Type "in:inbox newer_than:7d older_than:1d" into Gmail's search bar to see all emails from the last seven days.
With today and yesterday's emails processed, this list is only 87 emails deep. A bit longer but still much more manageable than 1,061 emails. I like to start at the bottom of this list (oldest to newest) and work backward. This segment took me 75 minutes to process.
Related: 42 Gmail Tips That Will Help You Conquer Email
Older than 30 days
Type "in:inbox older_than:30d" into Gmail's search bar to see all emails older than 30 days.
This is for those emails that are lingering for a response or action (even if deleted). When applied to my inbox of 847, only 29 emails appeared here. It took another quick 20 minutes to process these.
Leftovers in inbox
After processing the above segments, I had 101 emails left in my inbox. You could create additional filters or handle all at once. Since it is around 100 emails, I decided to process this all together.
For this bucket, I usually set a Pomodoro of 25 minutes and get through as many emails as I can in that time. I repeat this one or two more times to get through the inbox. Pomodoro is a useful technique to break down work into time intervals, usually 25 minutes. It makes a dizzying list of emails to respond to more approachable.
What if something is urgent in there? Don't worry. I'm sure that sender will ping you to bring it to the top of your inbox. Otherwise, it's probably not time-sensitive.
Related: Should You Ignore Your Emails or Get Them to Zero?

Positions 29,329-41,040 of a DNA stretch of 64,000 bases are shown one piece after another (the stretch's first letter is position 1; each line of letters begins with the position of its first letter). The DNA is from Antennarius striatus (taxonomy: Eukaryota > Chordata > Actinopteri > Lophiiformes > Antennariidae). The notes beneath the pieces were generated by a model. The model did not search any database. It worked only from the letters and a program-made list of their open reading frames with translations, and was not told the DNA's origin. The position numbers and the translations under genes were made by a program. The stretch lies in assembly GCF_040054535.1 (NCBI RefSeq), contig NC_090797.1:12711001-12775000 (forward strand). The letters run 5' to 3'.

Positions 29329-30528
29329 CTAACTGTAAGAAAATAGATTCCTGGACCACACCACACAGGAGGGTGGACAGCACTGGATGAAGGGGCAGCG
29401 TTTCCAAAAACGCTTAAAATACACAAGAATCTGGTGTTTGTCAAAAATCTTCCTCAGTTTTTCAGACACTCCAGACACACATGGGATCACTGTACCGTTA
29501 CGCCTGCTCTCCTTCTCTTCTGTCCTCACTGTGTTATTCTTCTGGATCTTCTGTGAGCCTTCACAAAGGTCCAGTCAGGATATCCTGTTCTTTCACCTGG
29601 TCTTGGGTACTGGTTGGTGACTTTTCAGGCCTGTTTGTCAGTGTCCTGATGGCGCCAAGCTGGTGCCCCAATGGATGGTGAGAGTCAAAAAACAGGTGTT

Automatic filtering with Sanebox
Those above date filters are great for quickly responding to important emails. However, if you add them up, you'll notice a gap.
2 (yesterday) + 21 (today) + 87 (this week) + 29 (older than 30 days) + 101 (leftovers) = 240
That's not 1,061.
Where are the rest of my emails?
In my @Sanelater folder, powered by Sanebox. Sanebox is one of my favorite tools. It works with any email client out there. It essentially puts all unimportant emails into a folder to process later. It works through a combination of artificial intelligence through training, social media profiles and more.
My @Sanelater folder had 806 emails in here, mostly newsletters, notifications and emails from people I have never communicated with nor are connected to on social networking sites.
Eight minutes later, I went from 806 emails to 48. Those were mostly ones I'd like to read more of when I have free time.
I try to process this folder once a week on Fridays. While it sounds like a lot, it's super fast. I usually end up deleting 99 percent of the emails, I read a handful and a couple I move to my Inbox since they are important emails I need to respond to (this is how you train Sanebox).
Related: How to Prioritize Your Inbox (Infographic)
Two hours to process 912 emails
In a little under two hours, I went from 1,061 emails to 149. Of those 149, only 101 were in my inbox. Forty-eight were a low priority, interesting ones to read if I had time. Quickly segmenting my inbox made it much easier to process a large backlog of email.
Segmenting emails works because it creates momentum and each segment goes to 0 much faster than the overall inbox (which could take hours or days). And that unruly inbox? Well, it doesn't feel so bad anymore.
Maintaining inbox zero
So, what do once your inbox is back under control?
Keep using those segments daily. For me, that means at least three times a week (Monday, Wednesday and Friday) I will look at the "this week" filter to get to emails this past week. Sometimes daily for 20 minutes, I'll check my "today filter" and get that to 0. If I have other emails in my inbox, I get them via scheduled time on my calendar.
Bonus tip: Bookmark those filters in your browser for fast segmenting.